>         of new tests or modifications to existing tests.
>      3. Implementations bugs must be filed for each user agent that
>         fails tests. (This is each user agent that doesn’t match the
>         proposed changes. If the test changes are not adequate to
>         reveal that, but it’s known through other means, the tests
>         should be improved first.)
>      4. It should have been reviewed by one or more members of the
>         community.
>      5. Optional or implementation-defined behavior must be very well
>         motivated.
>     Another thing of note - Editors MAY (but are not required to) tag
>     text as "Object Pending" or "Under Discussion", as stated in
>     https://whatwg.org/workstream-policy#optional-tags.
>     On Wed, Mar 13, 2019 at 4:01 PM Jeff Jaffe <jeff@w3.org
>     <mailto:jeff@w3.org>> wrote:
>         On 3/13/2019 6:19 PM, Chris Wilson wrote:
>             I note that this is, in fact, a quite complex bit of
>             Process, and wonder (as Mike has introduced) if we would
>             be better served with a process more akin to the Living
>             Standard process we used in the WHATWG; putting FOs into
>             the document itself, although I understand the rationale,
>             seems like an attack vector for those who disagree.
>         I'm interested in learning more about "a process more akin to
>         the LS process".  I don't know much about the WHATWG process. 
>         Can you suggest some process-text which would characterize
>         what you mean?
>             I'd again suggest that the Chair should be more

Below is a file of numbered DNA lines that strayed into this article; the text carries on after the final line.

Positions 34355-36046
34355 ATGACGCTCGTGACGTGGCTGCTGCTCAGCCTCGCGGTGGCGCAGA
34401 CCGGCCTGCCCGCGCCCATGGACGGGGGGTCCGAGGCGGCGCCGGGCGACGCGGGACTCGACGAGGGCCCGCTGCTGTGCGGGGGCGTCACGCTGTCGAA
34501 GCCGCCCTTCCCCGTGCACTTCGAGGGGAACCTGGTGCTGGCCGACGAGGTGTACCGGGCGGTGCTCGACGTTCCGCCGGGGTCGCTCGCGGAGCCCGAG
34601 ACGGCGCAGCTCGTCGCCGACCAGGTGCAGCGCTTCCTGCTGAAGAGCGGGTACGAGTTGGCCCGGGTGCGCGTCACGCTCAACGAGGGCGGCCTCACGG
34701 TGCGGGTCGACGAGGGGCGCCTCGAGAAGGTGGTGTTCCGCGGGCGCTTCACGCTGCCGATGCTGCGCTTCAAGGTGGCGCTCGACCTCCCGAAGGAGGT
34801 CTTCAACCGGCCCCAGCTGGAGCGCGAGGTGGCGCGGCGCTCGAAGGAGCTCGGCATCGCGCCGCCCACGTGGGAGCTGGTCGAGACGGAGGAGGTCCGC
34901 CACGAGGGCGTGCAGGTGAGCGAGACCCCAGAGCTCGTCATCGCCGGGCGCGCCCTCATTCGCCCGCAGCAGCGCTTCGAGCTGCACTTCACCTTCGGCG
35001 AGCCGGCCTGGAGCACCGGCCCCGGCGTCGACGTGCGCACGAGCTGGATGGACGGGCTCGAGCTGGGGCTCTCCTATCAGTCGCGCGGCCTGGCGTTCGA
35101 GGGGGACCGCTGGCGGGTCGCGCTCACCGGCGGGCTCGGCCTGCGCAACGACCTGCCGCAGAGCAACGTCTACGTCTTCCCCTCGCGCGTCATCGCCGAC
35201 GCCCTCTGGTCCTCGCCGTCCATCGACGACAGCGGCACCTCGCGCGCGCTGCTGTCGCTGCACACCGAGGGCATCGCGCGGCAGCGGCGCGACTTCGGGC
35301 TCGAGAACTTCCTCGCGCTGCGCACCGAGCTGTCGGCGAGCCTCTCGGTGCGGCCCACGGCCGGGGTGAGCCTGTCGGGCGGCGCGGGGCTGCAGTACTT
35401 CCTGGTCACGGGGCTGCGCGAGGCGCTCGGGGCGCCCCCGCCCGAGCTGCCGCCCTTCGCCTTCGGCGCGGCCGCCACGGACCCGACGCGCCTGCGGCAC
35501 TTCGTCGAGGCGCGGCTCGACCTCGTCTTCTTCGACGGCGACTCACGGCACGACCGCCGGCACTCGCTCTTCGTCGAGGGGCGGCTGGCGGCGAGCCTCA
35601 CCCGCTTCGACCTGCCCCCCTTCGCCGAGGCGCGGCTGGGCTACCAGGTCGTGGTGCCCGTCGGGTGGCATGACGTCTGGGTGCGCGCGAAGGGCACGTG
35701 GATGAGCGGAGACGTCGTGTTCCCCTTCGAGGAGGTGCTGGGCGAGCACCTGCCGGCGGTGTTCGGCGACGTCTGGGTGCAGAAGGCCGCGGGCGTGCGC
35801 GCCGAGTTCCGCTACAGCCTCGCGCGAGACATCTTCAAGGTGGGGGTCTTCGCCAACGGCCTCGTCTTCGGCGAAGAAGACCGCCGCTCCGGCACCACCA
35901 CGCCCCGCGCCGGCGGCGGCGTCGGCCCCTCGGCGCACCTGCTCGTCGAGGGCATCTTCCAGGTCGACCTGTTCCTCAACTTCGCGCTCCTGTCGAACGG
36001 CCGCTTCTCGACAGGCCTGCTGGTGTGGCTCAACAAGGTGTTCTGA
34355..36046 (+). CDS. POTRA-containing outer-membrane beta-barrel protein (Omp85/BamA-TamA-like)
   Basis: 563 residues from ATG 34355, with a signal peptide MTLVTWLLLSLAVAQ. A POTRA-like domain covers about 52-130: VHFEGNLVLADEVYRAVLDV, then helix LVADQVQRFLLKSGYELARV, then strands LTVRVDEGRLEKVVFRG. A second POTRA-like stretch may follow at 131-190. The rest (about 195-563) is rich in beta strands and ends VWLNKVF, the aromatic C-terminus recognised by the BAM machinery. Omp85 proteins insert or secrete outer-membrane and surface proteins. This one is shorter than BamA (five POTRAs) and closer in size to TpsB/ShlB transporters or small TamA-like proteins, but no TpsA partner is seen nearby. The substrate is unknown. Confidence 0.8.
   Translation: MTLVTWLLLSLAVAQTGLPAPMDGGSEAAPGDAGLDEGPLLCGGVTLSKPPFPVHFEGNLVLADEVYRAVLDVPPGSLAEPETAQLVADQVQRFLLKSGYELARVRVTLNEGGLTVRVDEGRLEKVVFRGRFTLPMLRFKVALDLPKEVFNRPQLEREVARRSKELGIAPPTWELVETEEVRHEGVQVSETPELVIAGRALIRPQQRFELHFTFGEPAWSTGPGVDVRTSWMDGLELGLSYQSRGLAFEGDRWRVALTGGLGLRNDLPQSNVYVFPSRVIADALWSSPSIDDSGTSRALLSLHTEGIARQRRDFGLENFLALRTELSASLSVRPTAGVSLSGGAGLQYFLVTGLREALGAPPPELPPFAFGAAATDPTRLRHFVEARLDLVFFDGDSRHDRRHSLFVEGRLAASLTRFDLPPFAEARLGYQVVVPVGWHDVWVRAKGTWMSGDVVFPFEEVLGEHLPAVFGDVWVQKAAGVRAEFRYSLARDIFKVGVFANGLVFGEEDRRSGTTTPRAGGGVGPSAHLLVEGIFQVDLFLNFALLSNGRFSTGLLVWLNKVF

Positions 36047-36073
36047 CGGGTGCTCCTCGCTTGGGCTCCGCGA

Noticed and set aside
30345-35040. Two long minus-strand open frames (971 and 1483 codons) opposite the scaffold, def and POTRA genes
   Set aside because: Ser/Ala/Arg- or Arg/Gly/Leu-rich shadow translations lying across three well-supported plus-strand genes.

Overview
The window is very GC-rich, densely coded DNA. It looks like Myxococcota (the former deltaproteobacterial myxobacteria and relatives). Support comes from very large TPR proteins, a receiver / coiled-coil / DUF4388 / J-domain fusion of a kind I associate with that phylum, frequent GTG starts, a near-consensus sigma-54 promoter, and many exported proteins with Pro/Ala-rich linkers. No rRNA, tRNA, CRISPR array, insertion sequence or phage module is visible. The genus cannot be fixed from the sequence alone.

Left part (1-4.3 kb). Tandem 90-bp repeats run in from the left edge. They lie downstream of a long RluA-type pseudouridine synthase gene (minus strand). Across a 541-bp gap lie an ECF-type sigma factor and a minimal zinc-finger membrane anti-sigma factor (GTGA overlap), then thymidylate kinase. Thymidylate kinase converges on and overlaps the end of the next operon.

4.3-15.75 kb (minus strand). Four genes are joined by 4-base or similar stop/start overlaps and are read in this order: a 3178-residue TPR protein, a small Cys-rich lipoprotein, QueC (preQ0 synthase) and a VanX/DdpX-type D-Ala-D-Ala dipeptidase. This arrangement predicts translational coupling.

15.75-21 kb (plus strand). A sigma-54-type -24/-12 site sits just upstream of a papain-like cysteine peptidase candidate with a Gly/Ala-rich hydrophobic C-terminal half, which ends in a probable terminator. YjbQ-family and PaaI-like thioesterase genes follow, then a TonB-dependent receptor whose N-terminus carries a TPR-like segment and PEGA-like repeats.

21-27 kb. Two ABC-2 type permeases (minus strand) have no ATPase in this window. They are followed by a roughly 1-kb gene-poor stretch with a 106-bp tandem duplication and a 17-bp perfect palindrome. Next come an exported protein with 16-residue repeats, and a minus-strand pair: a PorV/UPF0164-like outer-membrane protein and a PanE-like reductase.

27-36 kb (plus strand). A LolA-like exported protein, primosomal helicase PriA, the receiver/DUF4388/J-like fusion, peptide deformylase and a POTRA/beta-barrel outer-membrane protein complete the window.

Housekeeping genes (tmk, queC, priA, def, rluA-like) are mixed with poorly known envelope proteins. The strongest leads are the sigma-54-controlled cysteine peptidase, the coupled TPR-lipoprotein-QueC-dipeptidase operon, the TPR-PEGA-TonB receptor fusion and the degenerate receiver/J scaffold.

>             responsible for maintaining consensus.  (And yes, I have
>             an action item to propose some text.  Was this moving to a
>             repo somewhere, or should I just do this in email?)
>             On Wed, Mar 13, 2019 at 12:51 PM Jeff Jaffe <jeff@w3.org
>             <mailto:jeff@w3.org>> wrote:
>                 Thanks, David.  I generally agree with your
>                 direction.  Many comments on the minutiae. (And
>                 shouldn't we have this discussion on github?)
>                 On 3/13/2019 2:38 PM, David Singer wrote:
>                     Hi
>                     here’s my suggestion. Replace this
>                       • must ensure Director review of all pending formal objections before 24 months have elapsed.
>                     ISSUE-FO: what happens if the Group refuses to accept the Director's resolution? Some ideas:
>                               • The Working Group ceases its work
>                               • The Working Group is no longer allowed to publish an ERS
>                               • The document header indicates that the Director disagrees with some parts of the document
>                     with
>                     If a Formal Objection is raised against an Evergreen Standard:
>                 We need a time interval that guarantees that a FO will
>                 be taken up and resolved within some bounded amount of